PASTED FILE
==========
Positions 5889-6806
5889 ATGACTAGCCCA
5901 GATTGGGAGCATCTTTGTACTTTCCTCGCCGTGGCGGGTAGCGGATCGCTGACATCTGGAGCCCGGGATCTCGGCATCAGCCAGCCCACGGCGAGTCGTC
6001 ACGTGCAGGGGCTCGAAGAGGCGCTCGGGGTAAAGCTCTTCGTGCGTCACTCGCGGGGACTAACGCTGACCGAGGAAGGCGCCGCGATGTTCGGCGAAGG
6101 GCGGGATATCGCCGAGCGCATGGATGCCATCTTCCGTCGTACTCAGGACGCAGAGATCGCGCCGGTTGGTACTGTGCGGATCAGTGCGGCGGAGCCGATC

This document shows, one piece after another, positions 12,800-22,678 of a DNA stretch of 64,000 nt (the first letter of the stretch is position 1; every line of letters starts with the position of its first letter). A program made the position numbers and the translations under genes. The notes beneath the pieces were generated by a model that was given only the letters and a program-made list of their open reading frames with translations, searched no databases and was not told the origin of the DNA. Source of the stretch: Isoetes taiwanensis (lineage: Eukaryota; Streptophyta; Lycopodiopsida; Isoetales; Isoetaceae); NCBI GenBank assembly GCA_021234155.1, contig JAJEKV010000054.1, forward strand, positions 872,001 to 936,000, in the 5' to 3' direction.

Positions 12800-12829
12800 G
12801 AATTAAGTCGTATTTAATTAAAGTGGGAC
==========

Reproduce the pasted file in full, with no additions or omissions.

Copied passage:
Positions 5889-6806
5889 ATGACTAGCCCA
5901 GATTGGGAGCATCTTTGTACTTTCCTCGCCGTGGCGGGTAGCGGATCGCTGACATCTGGAGCCCGGGATCTCGGCATCAGCCAGCCCACGGCGAGTCGTC
6001 ACGTGCAGGGGCTCGAAGAGGCGCTCGGGGTAAAGCTCTTCGTGCGTCACTCGCGGGGACTAACGCTGACCGAGGAAGGCGCCGCGATGTTCGGCGAAGG
6101 GCGGGATATCGCCGAGCGCATGGATGCCATCTTCCGTCGTACTCAGGACGCAGAGATCGCGCCGGTTGGTACTGTGCGGATCAGTGCGGCGGAGCCGATC

This document shows, one piece after another, positions 12,800-22,678 of a DNA stretch of 64,000 nt (the first letter of the stretch is position 1; every line of letters starts with the position of its first letter). A program made the position numbers and the translations under genes. The notes beneath the pieces were generated by a model that was given only the letters and a program-made list of their open reading frames with translations, searched no databases and was not told the origin of the DNA. Source of the stretch: Isoetes taiwanensis (lineage: Eukaryota; Streptophyta; Lycopodiopsida; Isoetales; Isoetaceae); NCBI GenBank assembly GCA_021234155.1, contig JAJEKV010000054.1, forward strand, positions 872,001 to 936,000, in the 5' to 3' direction.

Positions 12800-12829
12800 G
12801 AATTAAGTCGTATTTAATTAAAGTGGGAC